In ancient times, a powerful king oppressed his people. The citizens of the land feared the king and begged the gods for help. So the gods created a wild man that could equal the king and stop his misdeeds.
The wild man and the king fought a great battle, but the king showed superior strength. After all was over, the two men became friends and began a grand journey together that would see triumph, heartbreak, and the search for eternal life.
This is the Epic of Gilgamesh, the earliest surviving work of literature, written around 1800 BC.
Human beings are natural storytellers. We’ve been sharing tales around the campfire since the invention of the campfire! Even ancient cave paintings from 30,000 years ago tell stories of the hunt.
So what does the Epic of Gilgamesh have to do with blogging?
Turns out, a lot!
How Do Stories Draw in Readers?
Stories help your writing to stand out. In the unending ocean of blogs (over 500 million of them!), interesting stories share personality and entertain the readers. While they may be searching for answers to their problems, they also want to have a little fun!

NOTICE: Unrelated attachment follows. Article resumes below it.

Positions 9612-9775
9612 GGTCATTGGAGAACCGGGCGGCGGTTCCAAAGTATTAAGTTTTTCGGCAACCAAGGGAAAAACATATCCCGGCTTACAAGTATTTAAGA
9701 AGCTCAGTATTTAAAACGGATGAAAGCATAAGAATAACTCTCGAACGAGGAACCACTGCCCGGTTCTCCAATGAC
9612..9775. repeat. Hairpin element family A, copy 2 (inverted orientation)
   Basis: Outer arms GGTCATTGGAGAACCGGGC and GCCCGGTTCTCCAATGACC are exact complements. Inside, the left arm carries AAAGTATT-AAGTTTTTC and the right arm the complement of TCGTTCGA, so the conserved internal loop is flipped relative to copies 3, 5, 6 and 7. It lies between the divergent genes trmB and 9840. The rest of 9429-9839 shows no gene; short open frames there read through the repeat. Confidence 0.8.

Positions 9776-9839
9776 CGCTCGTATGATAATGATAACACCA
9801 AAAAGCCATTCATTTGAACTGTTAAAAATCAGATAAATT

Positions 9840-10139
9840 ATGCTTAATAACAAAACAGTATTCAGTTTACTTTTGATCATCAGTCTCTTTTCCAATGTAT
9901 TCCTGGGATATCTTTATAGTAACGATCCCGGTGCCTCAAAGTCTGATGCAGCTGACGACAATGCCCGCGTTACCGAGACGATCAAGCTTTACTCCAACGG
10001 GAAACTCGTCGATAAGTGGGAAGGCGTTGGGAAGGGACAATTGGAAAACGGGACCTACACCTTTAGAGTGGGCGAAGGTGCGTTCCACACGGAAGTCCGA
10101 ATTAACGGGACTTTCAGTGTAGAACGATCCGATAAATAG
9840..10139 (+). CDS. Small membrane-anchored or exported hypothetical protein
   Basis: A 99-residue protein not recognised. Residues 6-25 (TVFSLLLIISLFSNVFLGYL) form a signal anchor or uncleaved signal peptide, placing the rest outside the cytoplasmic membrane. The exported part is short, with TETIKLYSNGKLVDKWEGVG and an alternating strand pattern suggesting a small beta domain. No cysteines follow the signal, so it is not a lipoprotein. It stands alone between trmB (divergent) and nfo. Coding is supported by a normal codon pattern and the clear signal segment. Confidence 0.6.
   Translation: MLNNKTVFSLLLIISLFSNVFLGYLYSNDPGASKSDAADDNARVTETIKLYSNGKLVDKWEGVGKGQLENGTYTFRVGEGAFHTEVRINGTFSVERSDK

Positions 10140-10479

Clever storytelling also helps the writer to connect to the reader. It shares your unique voice and displays your personality. Telling stories is how you can get people to look forward to your content eagerly, instead of reading a blog once and never coming back to your site.
One study showed that a blog post that opened with a story saw nearly 300% more readers scroll all the way to the bottom of the page. Since the call to action in a blog post is usually near the bottom, that’s 300% more people with a chance to convert!
One of the masters of blog storytelling is Laura Belgray of Talking Shrimp. She uses clever storytelling to draw in readers to her blogs and emails. She’s been featured in Business Insider, Fast Company, Money, and Forbes, and she uses the same storytelling techniques in these major publications.
Where Can You Find Stories?
From all around you!
Even simple, everyday events can be repurposed into interesting anecdotes that illustrate your point.
Laura Belgray once used a story of her search for basil for a recipe to demonstrate how important it is to build an online community. The story was funny and engaging. And while it wasn’t clear at first how it was going to relate to her final point, the eventual connection made perfect sense.
You may find that when you’re sitting down to write, you have a hard time coming up